Now to proceed, whatsoever the bishops were, it seems they themselves were unsatisfied in matters of religion as they then stood, by that commission granted to eight bishops, eight other divines, eight civilians, eight common lawyers, to frame ecclesiastical constitutions; which no wonder if it came to nothing, for (as Hayward relates) both their professions and their ends were different. Lastly, we all know by example, that exact reformation is not perfected at the first push, and those unwieldy times of Edward VI may hold some plea by this excuse. Now let any reasonable man judge whether that king's reign be a fit time from whence to pattern out the constitution of a church discipline,
much less that it should yield occasion from whence to foster and establish the continuance of imperfection, with the commendatory subscriptions of confessors and martyrs, to entitle and engage a glorious name to a gross corruption. ****
From hence then I pass to queen Elizabeth, the next protestant prince, in whose days why religion attained not a perfect reducement in the beginning of her reign, I
suppose the hindering causes will be found to be common with some formerly alleged for King Edward VI; the greenness of the times, the weak estate which queen Mary left the realm in, the great places and offices executed by papists, the judges, the lawyers, the justices of peace for the most part popish, the bishops firm to Rome; from whence was to be expected the furious flashing of excommunications, and absolving the people from their obedience. Next, her private counsellors, whoever they were, persuaded her (as Camden writes) that the altering of ecclesiastical policy would move sedition. Then was the liturgy given to a number of moderate divines, and sir Thomas Smith a statesman, to be purged and physicked: and surely they were inoderate divines indeed, neither hot nor cold; and Grindal the best of them, afterwards archbishop of Canterbury, lost favour in the court, and I think was discharged the government of his see, for favoring the ministers, though Camden seem willing to find another cause : therefore about her second year, in a parliament, of men and minds some scarce well grounded, others belching the sour crudities of yesterday's popery, those constitutions of Edward VI, which as you heard before no way satisfied the men that made them, are now established for best, and not to be mended. From that time followed nothing but imprisonments, troubles, disgraces on all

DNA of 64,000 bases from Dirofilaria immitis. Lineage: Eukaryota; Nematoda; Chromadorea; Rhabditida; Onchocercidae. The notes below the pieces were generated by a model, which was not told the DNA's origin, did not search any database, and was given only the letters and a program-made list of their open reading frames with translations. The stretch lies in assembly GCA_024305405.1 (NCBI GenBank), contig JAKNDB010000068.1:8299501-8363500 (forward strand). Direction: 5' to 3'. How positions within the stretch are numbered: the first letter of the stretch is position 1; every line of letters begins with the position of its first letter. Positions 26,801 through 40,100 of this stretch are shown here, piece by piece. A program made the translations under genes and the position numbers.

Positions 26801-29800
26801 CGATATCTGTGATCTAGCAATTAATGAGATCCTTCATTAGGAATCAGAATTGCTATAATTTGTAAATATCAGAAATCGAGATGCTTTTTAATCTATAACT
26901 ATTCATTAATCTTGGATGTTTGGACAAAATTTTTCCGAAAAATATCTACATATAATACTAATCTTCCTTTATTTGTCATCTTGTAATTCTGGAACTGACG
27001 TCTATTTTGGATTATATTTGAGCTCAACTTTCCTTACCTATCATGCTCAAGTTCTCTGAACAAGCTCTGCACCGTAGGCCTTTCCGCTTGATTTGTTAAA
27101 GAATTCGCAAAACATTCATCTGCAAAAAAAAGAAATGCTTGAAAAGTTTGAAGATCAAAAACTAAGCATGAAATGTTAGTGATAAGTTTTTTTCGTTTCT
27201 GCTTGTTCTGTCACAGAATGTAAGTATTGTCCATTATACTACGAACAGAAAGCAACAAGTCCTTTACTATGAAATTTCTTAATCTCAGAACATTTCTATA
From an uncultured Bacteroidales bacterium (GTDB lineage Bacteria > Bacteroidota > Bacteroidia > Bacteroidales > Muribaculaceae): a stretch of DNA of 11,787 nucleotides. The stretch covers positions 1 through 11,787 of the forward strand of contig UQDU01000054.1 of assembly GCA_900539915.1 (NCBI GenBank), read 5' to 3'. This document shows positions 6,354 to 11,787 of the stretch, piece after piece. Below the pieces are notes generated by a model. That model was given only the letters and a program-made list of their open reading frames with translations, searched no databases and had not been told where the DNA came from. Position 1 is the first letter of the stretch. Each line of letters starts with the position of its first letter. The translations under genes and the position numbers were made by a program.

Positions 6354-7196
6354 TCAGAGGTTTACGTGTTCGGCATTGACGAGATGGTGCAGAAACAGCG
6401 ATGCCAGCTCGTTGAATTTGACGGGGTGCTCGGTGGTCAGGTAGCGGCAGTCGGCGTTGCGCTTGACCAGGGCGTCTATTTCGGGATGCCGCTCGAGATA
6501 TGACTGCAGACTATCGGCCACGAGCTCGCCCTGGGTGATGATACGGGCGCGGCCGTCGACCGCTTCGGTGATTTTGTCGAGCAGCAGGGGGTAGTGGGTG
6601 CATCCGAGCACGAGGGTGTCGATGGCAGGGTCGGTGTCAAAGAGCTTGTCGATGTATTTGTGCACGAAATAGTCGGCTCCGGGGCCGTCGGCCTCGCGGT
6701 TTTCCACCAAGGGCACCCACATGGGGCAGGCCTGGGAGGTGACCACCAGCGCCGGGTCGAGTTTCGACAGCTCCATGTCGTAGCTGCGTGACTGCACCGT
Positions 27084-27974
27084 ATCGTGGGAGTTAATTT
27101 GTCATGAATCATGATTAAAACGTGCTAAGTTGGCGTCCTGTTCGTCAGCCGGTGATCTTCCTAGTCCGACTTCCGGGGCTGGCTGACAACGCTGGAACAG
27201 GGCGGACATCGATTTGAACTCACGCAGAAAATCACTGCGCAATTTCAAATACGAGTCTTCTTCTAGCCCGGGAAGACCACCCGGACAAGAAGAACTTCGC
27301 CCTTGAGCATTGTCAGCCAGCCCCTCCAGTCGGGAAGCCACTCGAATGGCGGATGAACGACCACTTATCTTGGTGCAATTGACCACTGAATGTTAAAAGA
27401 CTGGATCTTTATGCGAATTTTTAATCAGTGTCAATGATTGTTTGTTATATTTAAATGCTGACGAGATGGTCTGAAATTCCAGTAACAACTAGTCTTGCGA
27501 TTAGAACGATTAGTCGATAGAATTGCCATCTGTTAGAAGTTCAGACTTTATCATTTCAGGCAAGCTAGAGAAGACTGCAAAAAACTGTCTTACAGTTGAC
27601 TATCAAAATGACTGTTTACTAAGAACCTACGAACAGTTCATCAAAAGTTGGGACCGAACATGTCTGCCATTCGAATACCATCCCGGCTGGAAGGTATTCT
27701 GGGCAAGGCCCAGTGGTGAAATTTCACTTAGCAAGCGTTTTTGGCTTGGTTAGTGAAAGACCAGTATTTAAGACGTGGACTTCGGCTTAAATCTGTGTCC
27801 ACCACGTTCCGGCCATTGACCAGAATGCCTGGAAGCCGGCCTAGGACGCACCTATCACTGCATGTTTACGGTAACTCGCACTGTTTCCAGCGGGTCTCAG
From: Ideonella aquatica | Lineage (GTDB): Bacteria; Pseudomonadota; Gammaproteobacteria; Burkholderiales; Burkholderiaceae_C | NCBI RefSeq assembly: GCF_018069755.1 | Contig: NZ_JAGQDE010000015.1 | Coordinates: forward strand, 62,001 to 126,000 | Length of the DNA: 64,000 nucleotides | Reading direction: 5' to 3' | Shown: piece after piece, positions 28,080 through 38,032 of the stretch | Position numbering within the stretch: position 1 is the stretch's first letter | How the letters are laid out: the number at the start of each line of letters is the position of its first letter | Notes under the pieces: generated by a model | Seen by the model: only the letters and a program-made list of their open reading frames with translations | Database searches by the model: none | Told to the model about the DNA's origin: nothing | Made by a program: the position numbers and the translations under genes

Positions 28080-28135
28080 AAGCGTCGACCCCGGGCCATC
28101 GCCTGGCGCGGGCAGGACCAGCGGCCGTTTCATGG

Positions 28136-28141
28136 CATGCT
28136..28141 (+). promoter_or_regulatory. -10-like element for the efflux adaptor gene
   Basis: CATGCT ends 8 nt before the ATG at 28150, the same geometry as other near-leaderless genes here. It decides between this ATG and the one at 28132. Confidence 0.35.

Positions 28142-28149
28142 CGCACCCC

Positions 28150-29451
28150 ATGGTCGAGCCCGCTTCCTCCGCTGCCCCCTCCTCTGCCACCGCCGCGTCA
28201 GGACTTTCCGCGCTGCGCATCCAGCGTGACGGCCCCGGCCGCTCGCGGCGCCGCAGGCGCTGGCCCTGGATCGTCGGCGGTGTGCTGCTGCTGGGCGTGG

those that found fault with the decrees of the convocation, and straight were they branded with the name of puritans. As for the queen herself, she was made believe that by putting down bishops her prerogative would be infringed, of which shall be spoken anon as the course of method brings it in: and why the prelates laboured it should be so thought, ask not them, but ask their bellies. They had found a good tabernacle, they sate under a spreading vine, their lot was fallen in a fair inheritance. And these perhaps were the chief impeachments of a more sound rectifying the charch in the queen's time.